China weaponises rare earths in trade conflict with US

By Staff reporter | 09 Aug 2019 at 19:15hrs
Rare earths
China's rare earths association has warned that the trade conflict with the US will harm American businesses and consumers, as it confirmed its readiness to weaponize the prized elements.

Rare earth elements are critical for the high-tech industry in the manufacture of everything from mobile phones to modern fighter jets.

The Association of China Rare Earth Industry (ACREI), comprising almost 300 miners, processors and manufacturers, held a special meeting earlier this week, just several days after US president Donald Trump threatened to hit Beijing with a new batch of tariffs.

In a statement issued on Wednesday, the association called Washington's tariffs policy "trade bullying" aimed at suppressing China's development. "We express our firm opposition" to it, it said, adding that Chinese rare earth companies should actively expand both foreign and domestic markets.

While the ACREI acknowledged that are no winners in a trade war, it warned that American citizens and businesses will fall victim to the conflict between the world's two biggest economies.

"The cost of tariffs imposed by the United States should be borne by the US market and consumers," the statement read.

The rare earths association's comments add to earlier hints by Beijing that it could impose restrictions on the exports of the materials. The fears were triggered by Chinese President Xi Jinping's visit to a rare earths facility in Jiangxi in May, after which local media reported that the Chinese government is ready for the export ban.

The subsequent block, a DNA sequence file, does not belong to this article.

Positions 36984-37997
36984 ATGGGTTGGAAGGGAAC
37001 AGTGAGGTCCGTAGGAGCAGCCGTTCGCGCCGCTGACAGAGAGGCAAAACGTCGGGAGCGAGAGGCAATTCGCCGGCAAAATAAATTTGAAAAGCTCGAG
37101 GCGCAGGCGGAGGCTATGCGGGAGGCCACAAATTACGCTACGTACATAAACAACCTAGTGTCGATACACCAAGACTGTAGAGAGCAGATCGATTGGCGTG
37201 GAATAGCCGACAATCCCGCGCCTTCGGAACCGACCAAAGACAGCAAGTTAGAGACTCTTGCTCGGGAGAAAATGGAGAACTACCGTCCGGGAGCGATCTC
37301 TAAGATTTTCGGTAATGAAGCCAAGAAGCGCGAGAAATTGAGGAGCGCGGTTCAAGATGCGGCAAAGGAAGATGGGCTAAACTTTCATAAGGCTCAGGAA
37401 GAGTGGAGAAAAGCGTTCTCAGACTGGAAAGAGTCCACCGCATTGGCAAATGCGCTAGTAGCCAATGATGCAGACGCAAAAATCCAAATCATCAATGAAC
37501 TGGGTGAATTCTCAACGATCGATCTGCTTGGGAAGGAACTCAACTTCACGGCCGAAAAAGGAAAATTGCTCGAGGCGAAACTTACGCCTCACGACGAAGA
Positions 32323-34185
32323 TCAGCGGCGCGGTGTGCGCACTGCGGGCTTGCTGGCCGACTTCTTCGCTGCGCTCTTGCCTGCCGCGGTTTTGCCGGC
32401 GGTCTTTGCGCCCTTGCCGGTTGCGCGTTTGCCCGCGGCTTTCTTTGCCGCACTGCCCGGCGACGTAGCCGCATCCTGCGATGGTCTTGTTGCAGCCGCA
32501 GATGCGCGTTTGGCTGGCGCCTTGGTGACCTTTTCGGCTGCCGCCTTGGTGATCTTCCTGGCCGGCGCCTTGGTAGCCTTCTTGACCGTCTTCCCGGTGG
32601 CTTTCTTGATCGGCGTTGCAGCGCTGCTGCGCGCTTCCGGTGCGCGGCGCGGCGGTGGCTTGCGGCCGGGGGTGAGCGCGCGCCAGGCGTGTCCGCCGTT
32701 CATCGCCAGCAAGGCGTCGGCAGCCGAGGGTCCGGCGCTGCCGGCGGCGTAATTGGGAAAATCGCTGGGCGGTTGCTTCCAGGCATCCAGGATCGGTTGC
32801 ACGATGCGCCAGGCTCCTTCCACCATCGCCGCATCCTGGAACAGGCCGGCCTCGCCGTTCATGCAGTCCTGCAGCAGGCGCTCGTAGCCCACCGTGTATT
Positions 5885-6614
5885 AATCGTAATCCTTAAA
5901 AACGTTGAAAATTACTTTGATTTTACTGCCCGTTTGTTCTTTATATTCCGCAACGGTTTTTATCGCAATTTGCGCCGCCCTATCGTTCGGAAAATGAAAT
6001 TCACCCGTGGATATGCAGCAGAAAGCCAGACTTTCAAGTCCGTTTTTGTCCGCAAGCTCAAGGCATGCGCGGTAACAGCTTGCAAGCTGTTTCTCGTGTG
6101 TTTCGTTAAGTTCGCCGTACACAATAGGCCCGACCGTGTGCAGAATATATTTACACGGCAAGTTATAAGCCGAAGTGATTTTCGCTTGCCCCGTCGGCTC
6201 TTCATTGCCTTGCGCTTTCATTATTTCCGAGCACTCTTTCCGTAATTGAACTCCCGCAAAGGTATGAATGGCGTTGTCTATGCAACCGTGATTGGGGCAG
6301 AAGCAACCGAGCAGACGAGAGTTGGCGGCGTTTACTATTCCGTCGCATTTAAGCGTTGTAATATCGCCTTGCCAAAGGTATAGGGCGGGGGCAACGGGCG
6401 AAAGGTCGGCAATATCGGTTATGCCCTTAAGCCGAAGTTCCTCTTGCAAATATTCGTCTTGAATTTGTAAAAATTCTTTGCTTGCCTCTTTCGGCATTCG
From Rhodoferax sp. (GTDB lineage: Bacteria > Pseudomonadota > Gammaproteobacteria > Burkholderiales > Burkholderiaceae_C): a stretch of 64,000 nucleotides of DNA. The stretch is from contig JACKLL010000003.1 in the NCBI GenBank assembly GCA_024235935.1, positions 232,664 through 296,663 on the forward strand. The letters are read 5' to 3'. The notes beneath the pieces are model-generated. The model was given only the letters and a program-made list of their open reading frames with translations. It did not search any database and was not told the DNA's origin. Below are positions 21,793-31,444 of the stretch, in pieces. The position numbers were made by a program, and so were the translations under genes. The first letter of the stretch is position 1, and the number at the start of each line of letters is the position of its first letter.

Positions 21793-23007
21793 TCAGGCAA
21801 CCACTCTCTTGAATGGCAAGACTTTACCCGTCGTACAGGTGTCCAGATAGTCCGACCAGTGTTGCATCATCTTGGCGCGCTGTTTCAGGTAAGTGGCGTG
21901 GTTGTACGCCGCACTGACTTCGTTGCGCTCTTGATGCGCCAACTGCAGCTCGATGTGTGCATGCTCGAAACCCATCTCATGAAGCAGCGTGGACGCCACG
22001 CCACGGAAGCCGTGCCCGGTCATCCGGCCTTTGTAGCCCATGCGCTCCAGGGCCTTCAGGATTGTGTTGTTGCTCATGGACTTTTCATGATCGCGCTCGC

Such a move could be painful for the US, which mostly relies on China for supply of the materials which are necessary for production of high-tech devices and for military use. In an apparent bid to secure the supply of the vital elements, the Pentagon asked US miners last month to report on their production capabilities and come up with plans to develop the industry.

China accounts for more than 80 percent of the global of rare earths supply and the exports are already falling. In June, it exported 3,966 tons of the materials, which is 26.8 percent less that at the same period last year.



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